If you strive for 1200 calories, have you any experience in different weight loss depending on what you eat. For example if you eat pizza, say ice cream and cookies in those 1200 calories or if you eat fruit, beans and rice.
Obviously for health the second is better, but what about weight loss?
Why 1200? That's awfully low....honestly, it's the number that matters but of course, you'll be better off with healthier, whole food choices.
There you go, for reference.
A calorie is a calorie, no matter from where it comes.
But I think your body does metabolize proteins vs. carbs and sugars at different rates, not that this will help you with overall weight loss in the long run.
And too much sodium can make you retain water (i.e. bloat), so you may have some extra "water weight" hanging around or coming off...
Calorie is the unit measure of the energy value of the food. You need energy to stay alive but if you take in potential energy that you are not using you will store the extra energy as fat. To burn off fat you need to create a dietary energy deficit by eating less energy than you are using so your body will use it's stored energy. So for weight loss it is all about energy units which are measured in calories.
Nutrition is an entirely different story. You don't just need energy, you also need specific nutrients. This is where your food choices come into play. If you are deficient in nutrients you will be hungry, even if you are consuming all the energy you need.
So ultimately both type of food and calorie content are important.
A calorie is not a calorie. And when it comes down to it, it is unfortunately the only unit of measure we have for foods, but it's not as good or well understood as everyone wishes it was. Calories were "discovered" by actual burn rates of food. Our bodies don't actually burn food, they utilize the nutrients. If a person at 2000 cals of ONLY chicken, or ONLY mayo, or ONLY vegtables, no matter what it would have a detrimental effect on their weight, health, metabolisem, etc.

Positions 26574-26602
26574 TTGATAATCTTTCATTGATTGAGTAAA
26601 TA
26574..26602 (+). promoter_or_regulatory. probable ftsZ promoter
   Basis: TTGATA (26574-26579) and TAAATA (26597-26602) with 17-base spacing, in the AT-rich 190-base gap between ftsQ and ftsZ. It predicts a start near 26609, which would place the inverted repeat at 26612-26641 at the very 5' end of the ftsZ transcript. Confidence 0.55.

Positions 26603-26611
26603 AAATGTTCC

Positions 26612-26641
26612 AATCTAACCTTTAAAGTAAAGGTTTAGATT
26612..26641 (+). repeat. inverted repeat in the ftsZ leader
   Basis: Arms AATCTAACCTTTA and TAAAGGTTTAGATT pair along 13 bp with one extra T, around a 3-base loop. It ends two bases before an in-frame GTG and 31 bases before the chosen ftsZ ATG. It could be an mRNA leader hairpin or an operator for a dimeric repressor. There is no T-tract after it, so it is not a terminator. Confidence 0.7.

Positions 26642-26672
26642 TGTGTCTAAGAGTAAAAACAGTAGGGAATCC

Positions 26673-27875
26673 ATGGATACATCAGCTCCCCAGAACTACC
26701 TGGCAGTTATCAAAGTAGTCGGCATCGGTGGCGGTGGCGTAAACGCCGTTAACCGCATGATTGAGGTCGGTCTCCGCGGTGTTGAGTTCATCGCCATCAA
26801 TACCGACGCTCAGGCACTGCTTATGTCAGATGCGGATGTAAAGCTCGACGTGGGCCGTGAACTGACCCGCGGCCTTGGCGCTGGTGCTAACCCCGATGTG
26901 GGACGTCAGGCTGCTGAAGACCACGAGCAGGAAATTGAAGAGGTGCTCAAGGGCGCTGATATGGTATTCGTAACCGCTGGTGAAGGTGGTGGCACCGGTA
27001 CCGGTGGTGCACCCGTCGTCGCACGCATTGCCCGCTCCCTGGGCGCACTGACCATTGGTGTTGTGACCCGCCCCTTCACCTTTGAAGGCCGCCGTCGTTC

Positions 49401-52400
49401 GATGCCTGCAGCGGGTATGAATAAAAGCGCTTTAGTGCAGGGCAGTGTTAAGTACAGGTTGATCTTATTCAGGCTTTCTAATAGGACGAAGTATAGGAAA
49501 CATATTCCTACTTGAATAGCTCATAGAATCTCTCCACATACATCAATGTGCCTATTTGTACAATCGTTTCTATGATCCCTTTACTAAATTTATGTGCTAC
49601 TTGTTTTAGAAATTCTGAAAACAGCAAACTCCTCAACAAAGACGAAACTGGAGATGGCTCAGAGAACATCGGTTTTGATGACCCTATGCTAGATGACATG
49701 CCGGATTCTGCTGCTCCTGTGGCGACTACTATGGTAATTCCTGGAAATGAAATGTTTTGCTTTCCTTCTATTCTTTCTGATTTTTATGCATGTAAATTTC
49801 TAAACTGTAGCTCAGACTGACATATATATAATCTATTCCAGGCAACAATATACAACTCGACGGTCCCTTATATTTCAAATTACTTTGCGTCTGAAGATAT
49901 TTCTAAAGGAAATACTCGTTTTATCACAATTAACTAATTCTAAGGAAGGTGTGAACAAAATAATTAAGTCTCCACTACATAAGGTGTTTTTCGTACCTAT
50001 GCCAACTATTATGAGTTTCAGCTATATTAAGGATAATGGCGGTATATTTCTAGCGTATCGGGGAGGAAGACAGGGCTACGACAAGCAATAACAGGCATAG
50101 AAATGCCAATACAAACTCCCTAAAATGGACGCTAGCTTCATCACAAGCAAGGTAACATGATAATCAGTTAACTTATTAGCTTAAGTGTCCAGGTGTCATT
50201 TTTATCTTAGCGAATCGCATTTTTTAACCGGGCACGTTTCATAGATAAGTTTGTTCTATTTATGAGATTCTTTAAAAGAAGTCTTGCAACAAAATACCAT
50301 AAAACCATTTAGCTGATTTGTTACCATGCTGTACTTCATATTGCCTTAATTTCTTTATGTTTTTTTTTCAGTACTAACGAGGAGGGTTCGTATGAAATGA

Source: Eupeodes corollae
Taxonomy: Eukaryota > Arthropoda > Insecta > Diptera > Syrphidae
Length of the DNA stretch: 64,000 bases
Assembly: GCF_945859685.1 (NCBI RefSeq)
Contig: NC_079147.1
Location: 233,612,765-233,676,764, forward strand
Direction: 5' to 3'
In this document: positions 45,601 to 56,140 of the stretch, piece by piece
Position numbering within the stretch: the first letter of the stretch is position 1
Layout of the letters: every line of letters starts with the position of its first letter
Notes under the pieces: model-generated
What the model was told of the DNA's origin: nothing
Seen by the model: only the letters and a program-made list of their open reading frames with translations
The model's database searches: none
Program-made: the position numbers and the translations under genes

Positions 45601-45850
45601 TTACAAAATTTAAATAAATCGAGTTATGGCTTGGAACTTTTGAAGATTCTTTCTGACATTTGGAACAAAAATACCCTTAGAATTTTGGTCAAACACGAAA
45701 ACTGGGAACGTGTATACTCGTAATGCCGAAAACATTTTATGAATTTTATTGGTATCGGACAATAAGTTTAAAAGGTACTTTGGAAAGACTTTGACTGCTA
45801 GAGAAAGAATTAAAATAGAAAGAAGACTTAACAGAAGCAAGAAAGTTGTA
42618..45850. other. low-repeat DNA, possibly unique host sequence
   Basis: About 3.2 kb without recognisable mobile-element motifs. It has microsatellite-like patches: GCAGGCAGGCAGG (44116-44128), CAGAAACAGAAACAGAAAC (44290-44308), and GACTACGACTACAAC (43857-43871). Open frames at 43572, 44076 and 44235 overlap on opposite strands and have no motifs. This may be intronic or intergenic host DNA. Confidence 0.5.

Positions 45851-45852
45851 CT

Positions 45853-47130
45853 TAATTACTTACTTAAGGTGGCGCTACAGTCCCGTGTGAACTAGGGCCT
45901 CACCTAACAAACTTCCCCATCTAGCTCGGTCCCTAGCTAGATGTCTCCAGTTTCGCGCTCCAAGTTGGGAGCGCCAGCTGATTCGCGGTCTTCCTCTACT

The source matters for a plethora of reasons. Empty carbs that you described are more likely to be stored as fat then say fruit and veg. More nutrient dense foods actually get used by the body, where empty calories don't offer anything but a way to trigger storage. No nutrients means your body will feel it's in starvation mode and try to store every calorie it can, just as much as eating too little will trigger the same thing.
There's nothing to say, you can't indulge a LITTLE bit on those iteems, but they should not make up the majority of your daily caloric intake.
As you can see, you'll get varying responses to your question. I tend to lean towards the notion that a calorie is a calorie is calorie----in terms of weight loss, but I'm perfectly willing to admit that I could be wrong. Anecdotally, I notice that I tend to lose weight faster than others I know who are the same height, about the same age, etc., and the one difference I notice is that I eat whole foods, eat organic, etc. Does this make a difference or is my metabolism just a bit faster? Who knows?
Here's is an interesting article that seems to support the idea that it's the # of calories, not the content of those calories, that matters: